Nintendo of America president Reggie Fils-Aime has revealed that the Nintendo Switch has sold faster than any other Nintendo system in the Americas, which is pretty good news if you’re a Nintendo fan.

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Nintendo Switch

But it’s not an indication that the company is bouncing back from the relatively tame hardware sales of the Wii U, at least not yet. The system, anecdotally, has sold out at most major retailers since launch. As of now, it also can’t be purchased online, except through third-party resellers.

It would be bad news if Nintendo hadn’t sold out its initial allocation in the United States. Still, we have no way of knowing if Nintendo has managed to simply get more units on store shelves than it did for previous console launches. There’s also no way to tell if early launch week interest is indicative of longterm success.

Nintendo has also yet to provide official sales numbers in any market; it’s impossible to know for sure how many units the company has sold and how that compares to previous hardware launches. Right now, the data is telling us more about regional allocation and manufacturing capability than giving us anything close to a prediction about overall success.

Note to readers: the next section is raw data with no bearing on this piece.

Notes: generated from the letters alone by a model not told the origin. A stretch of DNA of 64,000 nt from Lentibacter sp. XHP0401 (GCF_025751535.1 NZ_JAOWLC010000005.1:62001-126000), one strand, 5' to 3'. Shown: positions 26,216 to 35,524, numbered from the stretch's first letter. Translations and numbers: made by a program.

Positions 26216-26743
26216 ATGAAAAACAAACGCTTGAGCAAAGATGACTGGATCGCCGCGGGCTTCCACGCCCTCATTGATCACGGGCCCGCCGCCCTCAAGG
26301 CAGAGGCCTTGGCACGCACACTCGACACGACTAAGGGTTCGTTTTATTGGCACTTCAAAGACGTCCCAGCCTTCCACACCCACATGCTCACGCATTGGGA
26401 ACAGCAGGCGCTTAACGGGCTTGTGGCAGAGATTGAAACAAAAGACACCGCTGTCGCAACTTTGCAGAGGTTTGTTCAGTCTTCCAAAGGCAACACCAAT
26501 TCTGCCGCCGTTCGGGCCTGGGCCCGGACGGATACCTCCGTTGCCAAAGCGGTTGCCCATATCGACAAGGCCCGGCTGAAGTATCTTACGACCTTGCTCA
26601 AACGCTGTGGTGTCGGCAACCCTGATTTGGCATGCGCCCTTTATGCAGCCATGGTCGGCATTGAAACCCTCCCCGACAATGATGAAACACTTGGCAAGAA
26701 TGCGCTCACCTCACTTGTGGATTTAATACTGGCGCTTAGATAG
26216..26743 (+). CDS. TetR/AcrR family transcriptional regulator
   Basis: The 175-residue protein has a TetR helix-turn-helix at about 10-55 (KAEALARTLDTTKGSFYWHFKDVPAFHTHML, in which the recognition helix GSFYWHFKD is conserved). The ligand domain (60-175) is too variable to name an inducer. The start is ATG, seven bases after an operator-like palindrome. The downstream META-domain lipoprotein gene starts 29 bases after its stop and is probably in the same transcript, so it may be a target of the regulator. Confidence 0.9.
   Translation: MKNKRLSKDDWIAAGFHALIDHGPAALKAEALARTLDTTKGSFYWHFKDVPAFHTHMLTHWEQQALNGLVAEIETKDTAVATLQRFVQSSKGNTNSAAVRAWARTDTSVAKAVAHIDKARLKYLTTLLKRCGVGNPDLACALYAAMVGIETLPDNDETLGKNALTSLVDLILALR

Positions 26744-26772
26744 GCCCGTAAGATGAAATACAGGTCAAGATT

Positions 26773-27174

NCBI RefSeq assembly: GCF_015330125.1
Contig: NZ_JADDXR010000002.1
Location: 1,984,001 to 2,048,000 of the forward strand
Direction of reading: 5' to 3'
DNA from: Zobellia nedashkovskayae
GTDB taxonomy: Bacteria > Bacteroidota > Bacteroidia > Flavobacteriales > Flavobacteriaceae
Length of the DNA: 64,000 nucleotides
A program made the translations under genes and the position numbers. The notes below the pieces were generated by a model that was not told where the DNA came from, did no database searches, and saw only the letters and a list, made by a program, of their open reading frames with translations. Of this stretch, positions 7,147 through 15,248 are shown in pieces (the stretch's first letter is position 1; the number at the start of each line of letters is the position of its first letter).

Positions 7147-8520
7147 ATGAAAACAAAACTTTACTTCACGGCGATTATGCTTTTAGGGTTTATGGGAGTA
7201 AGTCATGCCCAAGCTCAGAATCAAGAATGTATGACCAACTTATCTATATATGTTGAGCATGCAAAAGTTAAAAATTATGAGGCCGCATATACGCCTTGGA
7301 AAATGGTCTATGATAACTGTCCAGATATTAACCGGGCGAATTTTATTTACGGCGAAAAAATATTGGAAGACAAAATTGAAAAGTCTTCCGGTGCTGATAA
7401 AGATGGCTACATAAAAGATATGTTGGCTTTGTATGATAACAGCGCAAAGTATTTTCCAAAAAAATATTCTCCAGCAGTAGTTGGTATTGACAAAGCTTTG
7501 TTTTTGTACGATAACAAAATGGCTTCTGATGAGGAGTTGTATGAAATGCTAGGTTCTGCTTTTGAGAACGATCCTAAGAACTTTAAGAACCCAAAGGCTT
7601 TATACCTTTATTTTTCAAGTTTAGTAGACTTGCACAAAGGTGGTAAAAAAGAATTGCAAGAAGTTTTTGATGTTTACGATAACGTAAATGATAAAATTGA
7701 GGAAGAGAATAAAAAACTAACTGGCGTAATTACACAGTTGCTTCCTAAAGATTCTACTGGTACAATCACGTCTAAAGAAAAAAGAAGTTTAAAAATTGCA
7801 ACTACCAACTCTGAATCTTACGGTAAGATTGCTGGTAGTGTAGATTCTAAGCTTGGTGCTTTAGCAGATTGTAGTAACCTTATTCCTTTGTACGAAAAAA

For instance, Famitsu is reporting that the Nintendo Switch sold an estimated 330,637 units in Japan in its first three days of available, which places it between the first two days of Wii sales at 371,936 consoles and Wii U’s 308,570 consoles in that country. That’s not a wide spread, considering the Wii went on to sell 101.63 million units worldwide. The Wii U has only sold 13.56 million units to date, according to Nintendo’s own numbers.

Selling well during a weekend in March is something to be proud of, but it’s not enough to stake a claim that the Switch is on pace to make up for Nintendo’s previous console. And keeping up sales momentum could be tricky — just look at the Wii U.

There’s very little to play on the console right now — Breath of the Wild notwithstanding — and Nintendo is struggling to communicate a coherent online strategy. The hardware issues are also troubling.

 It’s important to maintain some perspective. The Switch isn’t riding high quite yet, although Nintendo is finding it easy to mine a positive story from the basic facts of the system’s launch. This has been a successful first weekend, to be sure. But we’ll need to see how well the system sells in the coming weeks — not to mention whether Nintendo will be able to meet future demand — before we’re comfortable saying the Switch is on track to match the Wii U’s sales, much less those of the Wii.